Among all 585 confirmed case-patients, 936 specimens from 243 cases were available for analysis, including 612 pharyngeal swabs, 7 nasal swabs, 5 saliva specimens, 219 sputa specimens, 2 serum/plasma specimens, 22 urine specimens, and 69 fecal specimens. 354 pharyngeal swabs, 7 nasal swabs, 156 sputa specimens, and 28 fecal specimens showed positive results in real-time RT-PCR tests. The RNA positive rate of throat swabs in mild, ordinary, severe and critical cases was 58.73, 55.17, 62.07, and 76.47%, respectively (χ2 = 4.050, P = 0.256). In contrast to these, the RNA positive rate of sputum in mild, ordinary, and severe cases was 63.08, 75.86, and 70.27%, respectively (χ2 = 3.329, P = 0.189). No viral RNA was found in all 22 urine specimens, 2 serum/plasma specimens and 5 saliva specimens.

Phylogenetic analysis of SARS-CoV-2 in Beijing

A total of five viral full genomes were obtained during the study period, including four sequences from imported cases from Whuan and one from a secondary case. Phylogenetic analysis suggested all tested viruses belonged to lineage B of the genus beta-coronavirus, and is genetically closely related to SARS-CoV-2 isolates in Wuhan (Fig. 5). It showed high genetic similarity among all tested viruses of 99.97–99.99%. It is worth noting that all five viruses carried 442 L, 472F, 479Q, 487 N, and 491Y in viral S gene receptor-binding subdomain.

Fig. 5
figure5

The phylogenetic tree of SARS-CoV-2 in Beijing, China, 2020. The tree was constructed by the N-J method using the HKY model with bootstrap values determined by 1000 replicates. The bootstraps are shown at the branch point. The isolated time was colored at tags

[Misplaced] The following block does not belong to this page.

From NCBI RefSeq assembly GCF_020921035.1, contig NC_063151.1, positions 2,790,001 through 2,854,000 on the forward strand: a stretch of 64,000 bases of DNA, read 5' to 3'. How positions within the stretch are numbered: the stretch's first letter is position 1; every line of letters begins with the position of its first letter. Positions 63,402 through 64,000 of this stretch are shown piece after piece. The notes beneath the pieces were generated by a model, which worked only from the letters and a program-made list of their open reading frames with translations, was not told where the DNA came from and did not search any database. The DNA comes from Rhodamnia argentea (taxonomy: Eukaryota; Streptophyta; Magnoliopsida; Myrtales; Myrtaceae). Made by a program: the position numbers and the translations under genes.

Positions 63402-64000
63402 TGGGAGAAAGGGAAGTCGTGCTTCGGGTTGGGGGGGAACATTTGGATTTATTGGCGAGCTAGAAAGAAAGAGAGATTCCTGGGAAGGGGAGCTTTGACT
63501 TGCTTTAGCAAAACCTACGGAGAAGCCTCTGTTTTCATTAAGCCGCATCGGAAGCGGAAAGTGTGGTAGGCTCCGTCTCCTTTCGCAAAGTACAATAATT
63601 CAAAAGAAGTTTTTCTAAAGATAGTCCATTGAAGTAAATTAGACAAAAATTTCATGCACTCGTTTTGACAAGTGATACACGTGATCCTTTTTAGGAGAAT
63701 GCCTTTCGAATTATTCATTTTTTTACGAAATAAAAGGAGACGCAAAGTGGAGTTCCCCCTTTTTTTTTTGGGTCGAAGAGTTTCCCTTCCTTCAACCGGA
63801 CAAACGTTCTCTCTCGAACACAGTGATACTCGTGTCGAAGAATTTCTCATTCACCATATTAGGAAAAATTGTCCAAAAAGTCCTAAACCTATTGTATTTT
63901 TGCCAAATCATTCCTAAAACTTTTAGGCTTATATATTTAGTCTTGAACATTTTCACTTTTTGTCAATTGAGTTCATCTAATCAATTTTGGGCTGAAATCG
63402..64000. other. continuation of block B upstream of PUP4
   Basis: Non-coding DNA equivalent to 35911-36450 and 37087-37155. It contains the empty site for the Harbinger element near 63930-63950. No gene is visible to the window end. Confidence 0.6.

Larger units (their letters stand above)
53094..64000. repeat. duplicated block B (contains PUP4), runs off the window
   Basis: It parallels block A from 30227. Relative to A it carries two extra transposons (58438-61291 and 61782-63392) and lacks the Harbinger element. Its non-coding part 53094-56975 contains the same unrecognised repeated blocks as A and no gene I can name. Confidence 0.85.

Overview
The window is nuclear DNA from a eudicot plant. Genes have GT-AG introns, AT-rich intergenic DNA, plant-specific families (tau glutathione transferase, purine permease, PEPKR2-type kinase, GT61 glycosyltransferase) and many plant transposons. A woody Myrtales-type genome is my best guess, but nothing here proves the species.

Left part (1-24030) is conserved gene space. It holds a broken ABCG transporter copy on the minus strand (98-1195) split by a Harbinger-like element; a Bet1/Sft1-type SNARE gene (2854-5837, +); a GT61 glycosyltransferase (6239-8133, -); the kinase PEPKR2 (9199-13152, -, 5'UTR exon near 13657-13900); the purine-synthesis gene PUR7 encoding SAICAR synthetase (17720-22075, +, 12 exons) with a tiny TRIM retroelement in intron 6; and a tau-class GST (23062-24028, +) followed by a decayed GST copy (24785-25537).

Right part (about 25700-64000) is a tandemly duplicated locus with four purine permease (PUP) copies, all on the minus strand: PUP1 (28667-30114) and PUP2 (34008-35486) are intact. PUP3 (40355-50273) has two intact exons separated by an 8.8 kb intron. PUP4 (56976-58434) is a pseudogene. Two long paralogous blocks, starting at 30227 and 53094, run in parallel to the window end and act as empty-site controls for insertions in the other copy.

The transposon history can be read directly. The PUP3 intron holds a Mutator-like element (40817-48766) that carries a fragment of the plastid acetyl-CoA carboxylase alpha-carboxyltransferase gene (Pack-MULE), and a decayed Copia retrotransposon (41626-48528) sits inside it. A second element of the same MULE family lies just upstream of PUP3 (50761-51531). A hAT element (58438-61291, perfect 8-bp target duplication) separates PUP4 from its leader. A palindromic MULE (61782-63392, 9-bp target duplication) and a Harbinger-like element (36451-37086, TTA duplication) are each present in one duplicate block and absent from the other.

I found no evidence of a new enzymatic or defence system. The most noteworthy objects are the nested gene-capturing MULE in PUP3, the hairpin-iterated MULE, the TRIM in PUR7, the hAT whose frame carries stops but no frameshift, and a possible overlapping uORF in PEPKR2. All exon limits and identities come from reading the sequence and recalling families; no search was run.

Discussion

The transmission of COVID-19 in Beijing was initially imported from Wuhan, Hubei of China, then generated subsequent community clusters in Beijing, dominated by intrafamilial transmission. Later, after the epidemic was controlled in China, imported cases from abroad were predominantly. Our results could provide important epidemiological and genetic parameters from the real-world settings outside Wuhan for further analysis, including evaluations of the impact of control strategy and predictions of COVID-19 dissemination in large cities. We also showed the importance of enhanced surveillance and testing capacity in a mega-city where a very small proportion of the population are immune to the virus. Until a vaccine is available, this is critical to prevent new epidemics from arising.